Analysis: Why Iraq’s election matters

This election is important to cleanse the stain of ISIS on the country.

Iraqi people show their ink-stained fingers after casting their votes at a polling station during the parliamentary election in Basra, Iraq May 12, 2018. (photo credit: ESSAM AL-SUDANI/ REUTERS)
Iraqi people show their ink-stained fingers after casting their votes at a polling station during the parliamentary election in Basra, Iraq May 12, 2018.
(photo credit: ESSAM AL-SUDANI/ REUTERS)
Twelve hours after voting began in Iraq, Prime Minister Haider al-Abadi ordered the country’s airspace opened. It had been closed as voting began Saturday, one of many security measures, including curfews, imposed during a sensitive election.
It is the fifth parliamentary vote since Saddam Hussein was swept from power by the 2003 US-led invasion and the first election since ISIS was routed last year and driven back into the caves and cellars whence it came.
There is a lot of enthusiasm for the election. In the Kurdish region the Peshmerga, local security forces, went to vote two days before the polls opened, so that they could be on hand to keep order as the members of the public cast their ballots. Turnout reached 80% among these 250,000 Kurdish security personnel, many of whom played a key role in the war on ISIS over the last four years.
In Mosul, women showed off their purple-dyed fingertips, dipped in ink as they voted, to show hope for the future.
But there are reports of problems across Iraq. In the Kurdish region some complained that they could not vote because their biometric cards did not work. One man reported that voting machines had malfunctioned. Some tweeted that TV stations were spreading propaganda for one party or another. ISIS also attempted to stop the polling. In Diyala province one report said two suicide bombers were intercepted and killed. Voter turnout was 35% by noon.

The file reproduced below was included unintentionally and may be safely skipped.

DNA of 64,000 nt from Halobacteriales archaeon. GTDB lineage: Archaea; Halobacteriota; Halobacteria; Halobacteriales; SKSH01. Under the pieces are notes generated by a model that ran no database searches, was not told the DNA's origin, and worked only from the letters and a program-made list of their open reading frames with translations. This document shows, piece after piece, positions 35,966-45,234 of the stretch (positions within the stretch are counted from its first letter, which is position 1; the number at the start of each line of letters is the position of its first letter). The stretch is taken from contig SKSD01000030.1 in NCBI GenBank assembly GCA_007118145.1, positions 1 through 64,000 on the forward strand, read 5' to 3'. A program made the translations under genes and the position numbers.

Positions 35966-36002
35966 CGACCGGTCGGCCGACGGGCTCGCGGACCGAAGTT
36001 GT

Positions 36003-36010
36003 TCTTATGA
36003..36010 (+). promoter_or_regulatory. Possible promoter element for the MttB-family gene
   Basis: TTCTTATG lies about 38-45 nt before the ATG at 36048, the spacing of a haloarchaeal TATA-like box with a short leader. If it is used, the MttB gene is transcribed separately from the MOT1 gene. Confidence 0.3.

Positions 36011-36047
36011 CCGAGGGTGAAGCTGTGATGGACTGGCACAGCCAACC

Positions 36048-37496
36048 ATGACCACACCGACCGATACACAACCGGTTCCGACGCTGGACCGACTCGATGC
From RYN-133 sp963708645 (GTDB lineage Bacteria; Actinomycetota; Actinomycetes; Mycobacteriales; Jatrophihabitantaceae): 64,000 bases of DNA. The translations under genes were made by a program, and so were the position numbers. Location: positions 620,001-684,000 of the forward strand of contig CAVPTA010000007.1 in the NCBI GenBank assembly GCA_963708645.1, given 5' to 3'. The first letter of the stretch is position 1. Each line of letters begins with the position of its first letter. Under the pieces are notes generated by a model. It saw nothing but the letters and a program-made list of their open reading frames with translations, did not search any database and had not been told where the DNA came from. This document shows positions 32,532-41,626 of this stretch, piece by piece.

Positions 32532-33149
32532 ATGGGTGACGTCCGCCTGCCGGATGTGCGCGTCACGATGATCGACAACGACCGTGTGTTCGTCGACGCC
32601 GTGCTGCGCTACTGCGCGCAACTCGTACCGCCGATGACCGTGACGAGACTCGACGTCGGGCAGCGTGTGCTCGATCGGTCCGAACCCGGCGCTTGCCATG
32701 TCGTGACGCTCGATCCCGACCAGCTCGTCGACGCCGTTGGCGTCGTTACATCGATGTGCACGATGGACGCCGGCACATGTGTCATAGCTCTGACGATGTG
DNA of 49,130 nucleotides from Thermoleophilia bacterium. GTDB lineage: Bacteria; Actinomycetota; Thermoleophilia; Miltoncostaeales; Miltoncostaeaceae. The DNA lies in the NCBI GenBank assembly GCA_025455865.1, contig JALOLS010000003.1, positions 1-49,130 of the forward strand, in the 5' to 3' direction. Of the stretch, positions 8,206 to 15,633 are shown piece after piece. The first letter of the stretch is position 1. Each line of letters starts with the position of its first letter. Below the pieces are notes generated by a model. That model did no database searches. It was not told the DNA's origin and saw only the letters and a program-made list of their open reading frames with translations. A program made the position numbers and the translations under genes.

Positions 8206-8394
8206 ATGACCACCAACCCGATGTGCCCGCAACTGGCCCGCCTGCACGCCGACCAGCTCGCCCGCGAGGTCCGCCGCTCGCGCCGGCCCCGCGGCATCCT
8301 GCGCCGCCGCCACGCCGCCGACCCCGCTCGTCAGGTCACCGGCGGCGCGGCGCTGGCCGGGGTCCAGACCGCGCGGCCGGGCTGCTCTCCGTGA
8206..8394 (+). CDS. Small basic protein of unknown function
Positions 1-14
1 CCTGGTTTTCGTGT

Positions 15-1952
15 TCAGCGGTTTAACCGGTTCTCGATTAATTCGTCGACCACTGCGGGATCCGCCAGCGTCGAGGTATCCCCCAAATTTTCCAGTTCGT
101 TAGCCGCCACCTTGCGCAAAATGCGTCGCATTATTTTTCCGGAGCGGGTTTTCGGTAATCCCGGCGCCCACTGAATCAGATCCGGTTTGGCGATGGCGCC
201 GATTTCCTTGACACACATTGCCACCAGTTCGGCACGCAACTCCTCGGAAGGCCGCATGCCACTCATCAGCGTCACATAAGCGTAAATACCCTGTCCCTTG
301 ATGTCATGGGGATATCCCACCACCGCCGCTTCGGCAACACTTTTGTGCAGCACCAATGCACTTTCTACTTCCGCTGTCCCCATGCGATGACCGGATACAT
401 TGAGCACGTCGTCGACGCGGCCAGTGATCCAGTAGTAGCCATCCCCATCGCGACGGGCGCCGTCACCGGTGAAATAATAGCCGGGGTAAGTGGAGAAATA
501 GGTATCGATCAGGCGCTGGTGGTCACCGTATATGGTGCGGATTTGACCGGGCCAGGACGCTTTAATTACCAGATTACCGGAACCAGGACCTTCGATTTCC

This election is important to cleanse the stain of ISIS on the country. It is almost four years since ISIS conquered Mosul and rampaged across a third of Iraq, capturing many Sunni Arab cities and then systematically murdering the minorities in areas they conquered. On June 10, 2014, they murdered Shi’ite prisoners at Badush Prison and on June 12 they murdered 1,500 Shi’ite members of the Iraqi security forces, mostly air force cadets, at Camp Speicher. They expelled the Christians of Nineveh Plains and blew up the churches. In August they attacked the Yazidis, committing genocide against the men and selling thousands of women and children into slavery. Many of those women are still missing. In just the last week a young Yazidi child was found in Turkey and another was found in Syria, abandoned by ISIS members, and reunited with their families.
THE ELECTION is a way to break with this past. Iraqi Christians have lined up at the polls and many posted photos of themselves smiling after they voted. Yazidis also voted, some in the Internally Displaced Person camps they still live in.